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Shining a light on the Gulf’s women board directors

Gulf women board directors Sara Nooruddin, Natasha Hannoun, Meitha Al Hashemi and Amani Bouresli
Suzanne Locke 29 November 2021
This year, 2021, has been quite the year. As it draws to a close and the United Arab Emirates celebrates its golden jubilee of 50 years, it is also the year of Dubai Expo 2020 and the year that the UAE made it a legal requirement to put a woman on every listed board.
We felt it right to mark such an auspicious time by talking to some of the members of Manarat, Aurora50’s invite-only club for regional women directors on listed boards.
We founded Manarat almost two years ago, at a time when there were only 28 women on listed boards in the UAE – 3.5 percent of all seats. We started out by organising a Zoom call (this was at the beginning of the Covid-19 pandemic) to ask women already in these positions how we could get more women to take their seats at the table.


More than half the women we spoke to committed to supporting our initiative, and Manarat was born. The word Manarat means ‘lighthouses’ in Arabic. We felt this sisterhood would act as the guiding lights for women coming through the ranks to become future board directors.
They are Aurora50’s guiding lights too: we meet quarterly and they are active contributors to Pathway20, our accelerator programme, and attended our chairs’ luncheon at The Board Summit this year. Sadly there are not (yet) enough women holding chair positions, so these are the most senior women in the regional board world.

Women’s ‘inner circle’ pays off

Today, 49 of the UAE’s 112 listed companies have female representation on their boards and that number is constantly growing.
Research published in the Harvard Business Review in 2019 shows that women benefit from having a close inner circle of female contacts, even when they have similar qualifications and work experience to men (what it called women’s ‘dual networks’) and that, when they did, they were rewarded with leadership positions and pay 2.5 times higher than female peers without that inner-circle network.
This is what we hope Manarat will give to the women already in the club and to those on their way to joining.
With that in mind, we talk to:
  • Natasha Hannoun, head of debt at Shuaa Capital and board member of Pure Harvest Smart Farms
  • Sara Nooruddin, head of private investments at Osool Asset Management and board member of Aegila Capital Management, Amanat Holdings and Bahrain’s Royal Hospital for Women and Children
  • Amani Bouresli, professor of finance at Kuwait University and board member of Bahrain’s Ithmaar Holding and IB Capital Board of Directors and Egypt’s Faisal Islamic Bank
  • Meitha Al Hashemi, ADIB group credit officer and board member at UAE insurance companies Dar Al Takaful and Noor Takaful.

Aurora50’s interviews with Gulf women board directors

Can you tell us a bit about how you were raised, and your family values?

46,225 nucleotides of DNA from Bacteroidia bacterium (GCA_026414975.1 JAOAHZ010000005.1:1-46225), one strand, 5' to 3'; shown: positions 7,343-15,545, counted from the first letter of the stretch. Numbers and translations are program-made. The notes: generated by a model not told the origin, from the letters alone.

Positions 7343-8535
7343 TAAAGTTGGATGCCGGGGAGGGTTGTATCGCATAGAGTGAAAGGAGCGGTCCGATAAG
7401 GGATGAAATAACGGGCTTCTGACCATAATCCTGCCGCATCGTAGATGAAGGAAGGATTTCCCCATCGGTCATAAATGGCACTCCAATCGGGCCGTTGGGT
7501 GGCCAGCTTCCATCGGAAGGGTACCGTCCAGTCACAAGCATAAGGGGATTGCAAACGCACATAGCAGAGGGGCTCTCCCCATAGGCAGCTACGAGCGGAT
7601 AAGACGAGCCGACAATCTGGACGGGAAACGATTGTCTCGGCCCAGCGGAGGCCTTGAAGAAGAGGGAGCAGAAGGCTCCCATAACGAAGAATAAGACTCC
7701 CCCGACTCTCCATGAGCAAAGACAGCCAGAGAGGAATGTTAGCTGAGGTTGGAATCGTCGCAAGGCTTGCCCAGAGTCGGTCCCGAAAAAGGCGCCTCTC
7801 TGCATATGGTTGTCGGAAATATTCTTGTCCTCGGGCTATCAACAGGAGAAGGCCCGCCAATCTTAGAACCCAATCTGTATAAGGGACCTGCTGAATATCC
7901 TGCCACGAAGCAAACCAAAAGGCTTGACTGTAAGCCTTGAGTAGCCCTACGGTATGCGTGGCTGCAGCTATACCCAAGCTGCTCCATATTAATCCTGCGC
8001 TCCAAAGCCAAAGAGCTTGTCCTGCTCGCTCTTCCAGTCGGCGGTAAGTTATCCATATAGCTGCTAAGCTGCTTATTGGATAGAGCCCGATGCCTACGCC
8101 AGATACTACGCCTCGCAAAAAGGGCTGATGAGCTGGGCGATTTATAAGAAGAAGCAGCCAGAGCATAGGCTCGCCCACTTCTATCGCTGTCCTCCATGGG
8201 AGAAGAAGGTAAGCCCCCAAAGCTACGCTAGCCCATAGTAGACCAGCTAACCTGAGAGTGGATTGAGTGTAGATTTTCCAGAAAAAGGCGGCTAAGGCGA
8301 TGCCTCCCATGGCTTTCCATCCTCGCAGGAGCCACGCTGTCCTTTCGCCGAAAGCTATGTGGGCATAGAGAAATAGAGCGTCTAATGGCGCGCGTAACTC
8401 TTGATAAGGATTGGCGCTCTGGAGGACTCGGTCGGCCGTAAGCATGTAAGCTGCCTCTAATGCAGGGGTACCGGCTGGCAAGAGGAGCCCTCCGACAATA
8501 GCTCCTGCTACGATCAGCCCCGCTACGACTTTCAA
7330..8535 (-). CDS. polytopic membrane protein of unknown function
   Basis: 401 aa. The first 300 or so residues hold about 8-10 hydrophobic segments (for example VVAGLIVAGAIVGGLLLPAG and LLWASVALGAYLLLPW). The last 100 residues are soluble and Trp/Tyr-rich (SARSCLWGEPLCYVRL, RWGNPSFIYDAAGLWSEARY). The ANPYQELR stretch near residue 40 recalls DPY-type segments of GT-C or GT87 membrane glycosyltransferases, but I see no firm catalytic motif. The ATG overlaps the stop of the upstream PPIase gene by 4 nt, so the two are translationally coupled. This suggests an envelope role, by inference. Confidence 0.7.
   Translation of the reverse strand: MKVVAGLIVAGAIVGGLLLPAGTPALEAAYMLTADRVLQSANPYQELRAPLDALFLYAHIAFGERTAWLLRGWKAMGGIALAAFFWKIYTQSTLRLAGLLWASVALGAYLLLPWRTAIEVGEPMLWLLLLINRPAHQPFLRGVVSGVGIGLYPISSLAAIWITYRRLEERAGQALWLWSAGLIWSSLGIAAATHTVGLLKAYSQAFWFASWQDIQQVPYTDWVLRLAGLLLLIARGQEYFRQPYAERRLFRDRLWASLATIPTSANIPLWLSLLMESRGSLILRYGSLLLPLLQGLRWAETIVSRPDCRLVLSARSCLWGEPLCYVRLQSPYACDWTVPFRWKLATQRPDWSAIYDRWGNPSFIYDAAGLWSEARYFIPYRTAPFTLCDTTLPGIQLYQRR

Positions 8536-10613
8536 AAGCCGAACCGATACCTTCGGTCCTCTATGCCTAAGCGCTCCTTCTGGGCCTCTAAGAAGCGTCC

I was a middle child, with five siblings and we were raised in a traditional family and inspired by my father, who highly believed in education. He treated us equally and had huge confidence in us all from a very young age.

How did you settle into your first board role?

I learned on the go. I tried to take in everything around me, whether it was the material to be discussed or the body language of the people sitting in front of me. In the beginning it was overwhelming; however, with time, I’ve learned to listen more and to ask questions, whether during the board meeting or before. The more I asked, the more I became aware and ready to tackle any issue.

What have you learned from your board role(s)?

A lot! If I had to choose three things, I would say:
  1. Be prepared. There is usually a significant amount which needs to be covered in a limited amount of time. Preparation gives you time to think and digest.
  2. Develop relationships outside of the board room and get to know the other members of the board – particularly non-executive and independent board members.
  3. Speak your mind. If you’re not sure – ask a question.
The biggest learning from being a board member has been that you never let your guard down but always focus on the bigger picture. As a board member, you should not get involved in day-to-day decisions; however, we do need to guide the business and support functions on the way forward.

What’s your motto in life? 

I have two. “Work hard in silence. Let success make the noise” and “The best way to predict the future is to predict it.”

How do you negotiate the work-life-family juggle? 

I use the Pareto Principle – 80 percent of consequences are driven by 20 percent of causes. So I focus on the 20 percent, both in work and life.

Do you set yourself career and board goals? 

I work in investments, so targets and goals are words I use daily. We also review and reset frequently too. It’s the same in life, careers and boards: your goals will change but we should still set them.